Cleaning bird feeders and birdhouses


Most of us don’t expect to find a mouse inside our bird feeder, as seen in the photo below, but that would be a good reason to clean it. A close look shows this feeder needs cleaning for other reasons, too, including leftovers and debris inside. And birds also appreciate clean housing that isn’t contaminated by germs and parasites. Keeping their food and nesting places safe is essential to their health.

Cleaning bird feeders

We know birds like to keep things clean because adults don’t defecate in their nests, and parents remove their nestlings’ droppings. There’s no reason to think birds don’t also like a clean feeder, but from a strictly hygienic standpoint, a dirty one fosters moldy, unhealthy food and, sometimes, dangerous bacteria and parasites. Dirty bird feeders can make birds sick, sometimes fatally.

To ensure you aren’t putting contaminated food into your feeders, protect stored seed from rodents, which can carry bird diseases, and pollute it with feces and dirt.

mouse inside a bird feeder

Mouse inside a bird feeder (Bob Franklin / Flickr; CC BY 2.0)

A feeder should be cleaned every two to four weeks. More often, if necessary: Is dirt or feces stuck to it? Does any of the seed look moldy? (Between cleanings, shake out old seeds stuck to the bottom when refilling the feeder.) Cleaning is especially important during the periods of heaviest usage: late winter, early summer, late summer, and late fall.

Wear rubber gloves. A bucket, some bleach, and a brush (or power washer, if you have one) are all you need. Never use a pesticide. To kill germs and parasites, use a bleach solution of one part bleach to nine parts water (1:9). Position yourself so you won’t inhale any debris in or on the feeder as you clean it. Scrub it inside and out. Rinse well. 

For tubular feeders, use a long, narrow brush sized appropriately for the feeder. Such brushes are available at seed stores and online.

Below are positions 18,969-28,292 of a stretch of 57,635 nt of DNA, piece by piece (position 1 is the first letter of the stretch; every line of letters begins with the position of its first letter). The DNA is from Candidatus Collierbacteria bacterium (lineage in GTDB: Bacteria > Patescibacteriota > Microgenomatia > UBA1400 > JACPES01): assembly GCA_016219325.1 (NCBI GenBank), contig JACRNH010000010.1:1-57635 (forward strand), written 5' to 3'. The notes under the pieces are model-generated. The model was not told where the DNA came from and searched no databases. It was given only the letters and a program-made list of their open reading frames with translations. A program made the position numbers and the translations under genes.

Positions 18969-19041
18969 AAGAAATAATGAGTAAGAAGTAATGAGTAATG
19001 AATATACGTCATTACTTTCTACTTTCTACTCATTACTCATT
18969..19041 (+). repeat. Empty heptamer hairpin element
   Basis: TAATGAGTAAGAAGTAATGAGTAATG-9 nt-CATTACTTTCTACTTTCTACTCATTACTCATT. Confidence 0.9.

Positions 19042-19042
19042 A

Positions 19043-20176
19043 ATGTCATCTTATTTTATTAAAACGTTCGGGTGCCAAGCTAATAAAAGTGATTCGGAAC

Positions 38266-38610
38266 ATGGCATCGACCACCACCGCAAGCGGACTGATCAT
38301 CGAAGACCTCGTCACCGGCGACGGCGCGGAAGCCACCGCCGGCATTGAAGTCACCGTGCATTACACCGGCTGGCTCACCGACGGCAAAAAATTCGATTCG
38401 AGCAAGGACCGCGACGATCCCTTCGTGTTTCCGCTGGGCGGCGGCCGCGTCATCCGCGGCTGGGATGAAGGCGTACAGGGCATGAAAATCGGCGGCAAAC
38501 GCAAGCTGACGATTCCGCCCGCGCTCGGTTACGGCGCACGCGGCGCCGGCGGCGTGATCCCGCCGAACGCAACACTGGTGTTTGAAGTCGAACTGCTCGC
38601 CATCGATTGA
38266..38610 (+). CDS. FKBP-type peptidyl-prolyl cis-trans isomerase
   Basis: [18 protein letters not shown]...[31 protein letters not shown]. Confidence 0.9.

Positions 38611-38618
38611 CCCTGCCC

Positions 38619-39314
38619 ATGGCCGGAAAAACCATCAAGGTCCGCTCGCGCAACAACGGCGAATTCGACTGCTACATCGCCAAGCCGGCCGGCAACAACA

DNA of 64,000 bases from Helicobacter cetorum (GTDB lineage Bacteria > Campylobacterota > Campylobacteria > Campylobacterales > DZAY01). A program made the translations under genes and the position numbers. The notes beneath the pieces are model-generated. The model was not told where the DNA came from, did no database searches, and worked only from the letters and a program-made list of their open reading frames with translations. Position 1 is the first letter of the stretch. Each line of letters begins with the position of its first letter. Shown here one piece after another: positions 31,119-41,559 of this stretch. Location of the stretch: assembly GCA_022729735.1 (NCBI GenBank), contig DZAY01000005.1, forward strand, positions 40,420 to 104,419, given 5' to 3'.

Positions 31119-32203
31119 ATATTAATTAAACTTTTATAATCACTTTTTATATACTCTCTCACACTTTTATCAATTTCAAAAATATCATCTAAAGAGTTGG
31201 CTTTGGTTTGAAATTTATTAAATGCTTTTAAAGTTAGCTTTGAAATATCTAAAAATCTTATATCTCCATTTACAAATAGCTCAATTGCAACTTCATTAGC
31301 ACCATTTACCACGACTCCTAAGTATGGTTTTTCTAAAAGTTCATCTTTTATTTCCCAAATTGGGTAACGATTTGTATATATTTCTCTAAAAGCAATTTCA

This is a good time to rake up and dispose of all the debris accumulated under your bird feeders.

Cleaning birdhouses

Clean birdhouses at least once a year if you want occupants to return season after season. Not only is it essential for the birds’ health, but they prefer a clean environment: they routinely remove their nestlings’ fecal matter from the nest.

Make sure fledglings have left the birdhouse by quietly approaching from the side and gently tapping it. If you hear no noises, raise the hinged roof or sidewall. (Always purchase or build birdhouses that are easy to open—you’ll be glad you did.)

Avoid cleaning birdhouses inside your house—the nesting material will be unsanitary and may contain parasites. Wear rubber gloves. As you remove and dispose of the nest, position yourself so you won’t inhale any of it. Or use a face mask or towel over your nose and mouth. Don’t save the nest for display.

Use a solution of one part bleach to nine parts water (1:9). Scrub the feeder inside and out. Rinse well. Leave out in the sun to dry. Some bird species produce more than one brood per season. So, you may want to leave the birdhouse hanging up for use again. Otherwise, store it where it will stay clean. Some people store birdhouses in plastic bags.

Do you leave your birdhouses hanging outside for birds to roost in over the winter? If so, cleaning and disinfecting them beforehand is a good idea. Then, temporarily plug ventilation holes with foam weatherstripping (remove it before nesting season). If possible, cover the roof with a dark shingle to further insulate and absorb heat from the sun. Position the shingle to overhang the entrance by a couple of inches to help keep out rain and snow. If the house has a rotating entrance hole, move it to the bottom (warm air will rise inside, keeping birds warmer.)

A house used over the winter should be cleaned and disinfected again for spring’s nesting birds. Remove the ventilation plugs and shingle, and rotate the entrance back to the top.

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